Private real estate funds are structures that pool capital from investors to fund the purchasing of properties according to a certain mandate. This means that investors are not involved with the responsibility of owning or operating the buildings, as this is taken care of by the fund managers themselves; all for a fee, of course. These funds often follow a particular strategy within a real estate sector such as logistics, offices, retail or even a combination resulting in a diversified approach.
Broadly speaking, these funds can be categorized as either closed-ended or open-ended. For closed-ended funds, investors commit capital and are ‘locked in’ until the fund’s maturity date (typically 7 years or more). Open-ended funds differ, by allowing investors to trade in and out of the fund in line with a predefined quarterly liquidity mechanism.
So what is the traditional way of investing in this space?
The status quo
Traditionally, investors form a long list of opportunities and use a list of selection criteria to filter down to one or two funds. This standard process relies heavily on historical performance to guide investment decisions. The result is that funds receive numerous investments if they have been posting positive performance figures, resulting in longer capital queues on the way in. At the other end of the spectrum, funds receive multiple outflows when performance has been poor/negative, which also creates long queues on the way out.
What happens after the initial investment? The chosen fund will typically be monitored by the investor on a quarterly basis. Any engagement on key matters like sustainability, strategy or portfolio, is only done with the chosen fund manager, and all alternative investments that were considered in the search process are left by the wayside.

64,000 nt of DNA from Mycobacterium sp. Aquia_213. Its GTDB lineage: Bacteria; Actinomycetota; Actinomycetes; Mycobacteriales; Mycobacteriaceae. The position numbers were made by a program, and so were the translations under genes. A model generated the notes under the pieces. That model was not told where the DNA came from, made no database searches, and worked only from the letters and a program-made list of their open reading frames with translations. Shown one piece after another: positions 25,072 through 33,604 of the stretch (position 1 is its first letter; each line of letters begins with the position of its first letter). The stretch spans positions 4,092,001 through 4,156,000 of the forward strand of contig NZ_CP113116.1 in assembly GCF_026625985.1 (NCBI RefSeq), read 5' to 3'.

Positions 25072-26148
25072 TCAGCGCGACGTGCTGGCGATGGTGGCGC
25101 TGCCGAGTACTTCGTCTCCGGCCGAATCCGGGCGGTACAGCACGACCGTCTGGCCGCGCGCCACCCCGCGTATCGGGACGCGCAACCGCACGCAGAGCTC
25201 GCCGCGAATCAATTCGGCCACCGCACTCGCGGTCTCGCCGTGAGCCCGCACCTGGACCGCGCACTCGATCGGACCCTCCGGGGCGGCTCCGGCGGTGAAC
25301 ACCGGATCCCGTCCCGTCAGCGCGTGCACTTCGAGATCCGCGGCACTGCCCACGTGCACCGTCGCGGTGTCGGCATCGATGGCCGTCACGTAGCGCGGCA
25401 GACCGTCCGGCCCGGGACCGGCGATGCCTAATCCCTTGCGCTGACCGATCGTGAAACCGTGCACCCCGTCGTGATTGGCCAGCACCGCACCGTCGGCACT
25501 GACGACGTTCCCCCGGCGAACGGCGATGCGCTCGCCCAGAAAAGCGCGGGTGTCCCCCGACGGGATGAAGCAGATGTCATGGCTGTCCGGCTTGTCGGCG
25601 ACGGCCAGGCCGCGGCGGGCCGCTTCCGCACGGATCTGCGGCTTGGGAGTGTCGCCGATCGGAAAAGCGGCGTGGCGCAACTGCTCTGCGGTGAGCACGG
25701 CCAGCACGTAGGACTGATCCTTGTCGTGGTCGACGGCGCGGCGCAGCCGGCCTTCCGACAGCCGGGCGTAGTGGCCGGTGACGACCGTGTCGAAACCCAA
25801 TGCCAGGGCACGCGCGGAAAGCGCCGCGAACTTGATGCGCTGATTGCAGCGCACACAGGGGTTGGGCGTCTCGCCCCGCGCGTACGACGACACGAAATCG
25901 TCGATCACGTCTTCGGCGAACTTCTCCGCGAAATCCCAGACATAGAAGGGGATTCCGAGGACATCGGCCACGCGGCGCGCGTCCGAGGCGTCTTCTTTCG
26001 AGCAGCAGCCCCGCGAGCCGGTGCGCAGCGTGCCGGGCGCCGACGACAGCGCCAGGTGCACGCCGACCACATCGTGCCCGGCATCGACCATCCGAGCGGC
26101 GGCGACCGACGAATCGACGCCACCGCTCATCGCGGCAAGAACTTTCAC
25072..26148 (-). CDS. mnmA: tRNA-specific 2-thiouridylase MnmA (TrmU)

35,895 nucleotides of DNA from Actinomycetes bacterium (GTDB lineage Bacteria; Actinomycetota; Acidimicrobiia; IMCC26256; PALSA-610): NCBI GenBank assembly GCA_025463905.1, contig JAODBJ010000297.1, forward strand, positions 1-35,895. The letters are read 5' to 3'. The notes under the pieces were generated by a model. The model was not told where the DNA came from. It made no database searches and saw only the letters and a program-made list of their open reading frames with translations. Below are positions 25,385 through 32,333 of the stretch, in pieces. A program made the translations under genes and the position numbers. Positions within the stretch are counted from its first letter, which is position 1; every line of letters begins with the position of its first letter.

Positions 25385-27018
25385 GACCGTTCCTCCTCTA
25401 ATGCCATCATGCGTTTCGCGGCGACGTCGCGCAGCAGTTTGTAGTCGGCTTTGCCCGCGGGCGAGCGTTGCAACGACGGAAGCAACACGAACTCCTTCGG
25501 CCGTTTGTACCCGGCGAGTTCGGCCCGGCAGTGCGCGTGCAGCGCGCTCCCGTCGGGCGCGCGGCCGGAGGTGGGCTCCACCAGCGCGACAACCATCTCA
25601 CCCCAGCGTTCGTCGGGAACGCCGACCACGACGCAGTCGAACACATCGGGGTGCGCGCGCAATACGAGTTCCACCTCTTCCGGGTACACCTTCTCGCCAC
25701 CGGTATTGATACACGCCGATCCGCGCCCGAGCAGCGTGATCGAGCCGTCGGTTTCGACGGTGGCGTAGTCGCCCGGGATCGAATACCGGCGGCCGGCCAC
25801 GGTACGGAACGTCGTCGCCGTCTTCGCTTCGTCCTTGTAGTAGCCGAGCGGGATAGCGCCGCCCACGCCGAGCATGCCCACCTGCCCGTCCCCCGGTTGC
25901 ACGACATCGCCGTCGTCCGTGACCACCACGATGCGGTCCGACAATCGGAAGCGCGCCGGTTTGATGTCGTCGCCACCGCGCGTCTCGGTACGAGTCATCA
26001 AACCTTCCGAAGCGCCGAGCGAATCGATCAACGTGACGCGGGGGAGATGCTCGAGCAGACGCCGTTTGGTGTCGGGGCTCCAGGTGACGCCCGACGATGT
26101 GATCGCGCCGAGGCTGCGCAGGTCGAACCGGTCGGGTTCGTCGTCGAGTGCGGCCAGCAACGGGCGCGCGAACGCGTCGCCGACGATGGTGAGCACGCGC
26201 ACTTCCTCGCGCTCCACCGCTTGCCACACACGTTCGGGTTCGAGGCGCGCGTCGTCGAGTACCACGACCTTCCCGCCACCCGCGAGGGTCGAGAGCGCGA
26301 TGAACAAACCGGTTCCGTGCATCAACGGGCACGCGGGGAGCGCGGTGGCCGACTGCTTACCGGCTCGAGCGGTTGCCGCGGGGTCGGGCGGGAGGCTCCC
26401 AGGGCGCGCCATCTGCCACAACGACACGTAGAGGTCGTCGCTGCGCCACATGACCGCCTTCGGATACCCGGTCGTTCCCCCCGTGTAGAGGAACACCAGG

Why is this broken?
The above process is broken because it reduces the chance of creating alpha and having an impact; sustainable alpha.
Don’t look back, we’re not going that way
The backward-looking investment model kills returns. Investors commit to a fund based on past positive performance, without taking a view of expected returns to come. Through this short-sightedness, investors are more likely to overlook sectors going through a significant change in fundamentals. This means tactical switches to enhance returns become unlikely. This is exacerbated by the fact that following this process results in a narrow focus on only one or two chosen funds. By not taking a broader, forward-looking view, investors lose out on alpha generation.
Investors’ lack of foresight leaves client money at the mercy of capital queues. Queues are crowded on the way in, so no returns are earned while waiting to be called. Redemption queues are also crowded on the way out, so exposure to negative returns continues until the managers sell properties and return the capital. Returns are therefore sacrificed at both ends.
An example to illustrate our point:
Under the backward-looking model, investors would have invested heavily into retail funds in 2006/2007 due to the strong performance since 2000 (see Figure 1 below). Retail saw strong structural declines and produced the worst relative returns for the following 10 years. Even if an investor wanted to switch clients out of retail funds and into industrial or residential funds, they would have struggled for years to do so because of static redemption queues.
Figure 1: Relative Performance: European Retail Funds vs All European Real Estate Funds
Source: INREV, Kempen
*Indexed to 100 at Q2 2000
A narrow view misses the big picture
Investors following the traditional process only engage with the funds they have invested in, and we view this as unacceptable.